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    so some of this is operator error....I added more air to my tires so that should obviously prolong their life. I was under-inflated the last couple of rides so no doubt that can have a negative impact. I will continue following your sage advice; Slow down a bit, keep extra watch on 'em, replace both come October.

    thanks again!

  9. #18
    Senior Member Richard_Pitman's Avatar
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    I've just bought a new CL175, and it needs new tyres. I wanted to use the bike off-road and I asked him what tyres to get, thinking he'd say there are none available in those sizes or I'd get road street tyres only, but no, he came back with a Turkish tyre manufacturer I'd never heard of, Anlas.
    I fitted some Mitas H-03 block pattern tyres to my CL175, made somewhere in the Eastern bloc, very heavy and hard, look like they'd last for ever, but I didn't feel happy with the way they felt on the road, swapped back to Dunlop K82 TT100 alikes, much happier. Found the tyres via one of the online discount car and bike tyre sites, knobbier versions also available in CL175 sizes, for example from Heidenhau.

    On my CB175 I've got some Cheng Shing ( aka cheap s*** ) tyres, ribbed front and K70 pattern rear, same as original Japanese Dunlop Gold Seals. I have to say, they seem fine cornering hard in the dry, I try to avoid riding in the wet.

    Just fitted Michelin Road 5 sports touring tyres to my Hornet. Previous Road 3 tyres had done 4000 miles, but the rear was done to around 1mm in the centre, and both tyres were 6 years old, so due for a change. I once managed to wear out a set of Avon sticky tyres in less than 2000 miles on this bike.
    Last edited by Richard_Pitman; 08-16-2019 at 10:31 AM.
    1970 Honda CB175K4
    1972 Honda CL175K7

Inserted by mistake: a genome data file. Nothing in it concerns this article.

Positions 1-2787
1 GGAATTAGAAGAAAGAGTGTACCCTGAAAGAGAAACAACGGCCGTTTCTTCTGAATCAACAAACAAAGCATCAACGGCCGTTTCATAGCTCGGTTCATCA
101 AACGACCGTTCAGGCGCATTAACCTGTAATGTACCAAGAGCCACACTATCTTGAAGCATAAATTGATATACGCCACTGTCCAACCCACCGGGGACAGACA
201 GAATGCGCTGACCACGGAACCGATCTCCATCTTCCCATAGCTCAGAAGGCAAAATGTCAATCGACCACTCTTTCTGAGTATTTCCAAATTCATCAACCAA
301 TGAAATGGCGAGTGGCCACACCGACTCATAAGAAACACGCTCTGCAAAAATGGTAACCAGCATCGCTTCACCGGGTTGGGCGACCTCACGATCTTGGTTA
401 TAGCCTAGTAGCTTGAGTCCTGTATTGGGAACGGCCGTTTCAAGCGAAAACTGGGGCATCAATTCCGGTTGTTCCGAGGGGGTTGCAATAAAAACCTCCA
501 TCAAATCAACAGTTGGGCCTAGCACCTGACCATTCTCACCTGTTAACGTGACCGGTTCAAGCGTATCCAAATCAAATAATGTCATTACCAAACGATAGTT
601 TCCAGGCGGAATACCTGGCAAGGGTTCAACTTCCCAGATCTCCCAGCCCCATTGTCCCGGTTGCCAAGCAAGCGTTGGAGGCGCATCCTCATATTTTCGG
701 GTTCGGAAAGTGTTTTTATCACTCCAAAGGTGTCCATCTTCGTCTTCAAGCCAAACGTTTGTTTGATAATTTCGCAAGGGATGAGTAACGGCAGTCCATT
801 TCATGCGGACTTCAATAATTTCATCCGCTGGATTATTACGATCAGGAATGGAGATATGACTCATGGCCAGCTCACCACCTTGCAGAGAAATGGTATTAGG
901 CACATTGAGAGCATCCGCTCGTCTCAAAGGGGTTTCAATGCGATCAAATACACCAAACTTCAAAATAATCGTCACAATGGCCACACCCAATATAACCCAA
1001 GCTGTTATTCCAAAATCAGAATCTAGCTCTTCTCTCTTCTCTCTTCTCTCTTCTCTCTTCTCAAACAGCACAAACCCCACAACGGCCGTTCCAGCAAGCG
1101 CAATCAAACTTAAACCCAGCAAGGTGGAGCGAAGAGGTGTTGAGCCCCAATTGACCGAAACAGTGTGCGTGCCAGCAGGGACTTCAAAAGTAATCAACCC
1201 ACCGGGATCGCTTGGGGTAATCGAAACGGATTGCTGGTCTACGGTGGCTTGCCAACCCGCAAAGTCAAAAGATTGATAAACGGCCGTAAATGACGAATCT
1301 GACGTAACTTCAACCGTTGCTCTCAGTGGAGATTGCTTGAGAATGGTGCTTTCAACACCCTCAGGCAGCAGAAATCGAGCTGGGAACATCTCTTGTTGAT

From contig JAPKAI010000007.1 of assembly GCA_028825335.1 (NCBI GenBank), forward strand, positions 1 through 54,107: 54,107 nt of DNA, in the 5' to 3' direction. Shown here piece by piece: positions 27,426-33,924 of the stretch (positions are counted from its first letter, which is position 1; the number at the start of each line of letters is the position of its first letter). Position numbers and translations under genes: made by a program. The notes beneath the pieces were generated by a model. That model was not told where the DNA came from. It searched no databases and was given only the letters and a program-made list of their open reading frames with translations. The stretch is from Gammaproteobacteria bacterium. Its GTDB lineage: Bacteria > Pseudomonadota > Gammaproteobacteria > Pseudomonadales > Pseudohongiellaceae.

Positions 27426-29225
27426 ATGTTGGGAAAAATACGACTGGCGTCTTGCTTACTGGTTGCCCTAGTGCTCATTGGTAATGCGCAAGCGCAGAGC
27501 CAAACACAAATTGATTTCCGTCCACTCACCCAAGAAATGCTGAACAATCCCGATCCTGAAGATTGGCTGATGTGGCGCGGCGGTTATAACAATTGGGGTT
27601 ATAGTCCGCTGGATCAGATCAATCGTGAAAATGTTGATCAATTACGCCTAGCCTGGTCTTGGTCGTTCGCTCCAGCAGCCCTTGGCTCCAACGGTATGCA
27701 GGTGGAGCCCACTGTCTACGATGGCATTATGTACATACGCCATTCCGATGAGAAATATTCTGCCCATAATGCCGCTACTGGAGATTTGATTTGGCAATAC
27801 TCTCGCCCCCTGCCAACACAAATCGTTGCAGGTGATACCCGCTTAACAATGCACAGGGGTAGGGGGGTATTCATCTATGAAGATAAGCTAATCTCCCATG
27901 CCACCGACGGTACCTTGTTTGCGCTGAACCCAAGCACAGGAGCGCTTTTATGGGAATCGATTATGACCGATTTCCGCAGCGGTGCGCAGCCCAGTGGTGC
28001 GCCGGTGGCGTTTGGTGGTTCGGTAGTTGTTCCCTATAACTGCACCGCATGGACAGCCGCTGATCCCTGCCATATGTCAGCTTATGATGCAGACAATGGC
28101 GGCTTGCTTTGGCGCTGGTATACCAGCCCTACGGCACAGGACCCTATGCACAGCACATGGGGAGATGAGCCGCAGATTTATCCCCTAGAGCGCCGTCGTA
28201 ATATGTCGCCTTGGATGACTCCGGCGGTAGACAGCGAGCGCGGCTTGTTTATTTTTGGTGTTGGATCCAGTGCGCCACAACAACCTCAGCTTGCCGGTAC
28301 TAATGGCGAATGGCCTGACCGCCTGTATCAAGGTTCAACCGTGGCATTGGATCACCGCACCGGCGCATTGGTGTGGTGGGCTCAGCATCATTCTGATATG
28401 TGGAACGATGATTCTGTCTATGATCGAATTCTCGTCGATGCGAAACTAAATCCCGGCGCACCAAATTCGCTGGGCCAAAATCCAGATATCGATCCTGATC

1999 Honda CB600 Hornet
    1970 - 1972 Random heap of CB/CL/SL 175 parts, slowly being reassembled ..

  10. #19
    Senior Member jseconds77's Avatar
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    so a little update...Been cutting rides a little short to prolong the current tire life and working to not exceed speeds of 65mph. but....where my bike is stored the highway dept. absolutely tore up all the streets! During those two rides I had to endure bad, rather hazardous conditions. After 2 rides I stopped for that week but I could see a different wear pattern in my rear tire just from those rides! But hey, good to keep skills up. I swear, any braking and down ya go.

    Roads are really nicely paved now and NY weather has been great, so I'm back at it. Combined with longer work schedule I'm confident my tires, as is, will be fine until mid October when I go to change 'em. I'm prepared to drop some $$. ugh.

    Going with the same, Bridgestone BT45s, which are the common upgrade on W650s.

  11. #20
    Senior Member jseconds77's Avatar
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    Ordered new tires, the site only charged 245 for the set, shipping included. If I have a good vendor experience I’ll gladly add additional info. I went ahead with the same brand and model, Bridgestone bt45. I try to make few changes on bikes once I’m used to something. Got caught in a heavy rainstorm and even though my bt45s do need replacement soon, they kept the bike planted and straight.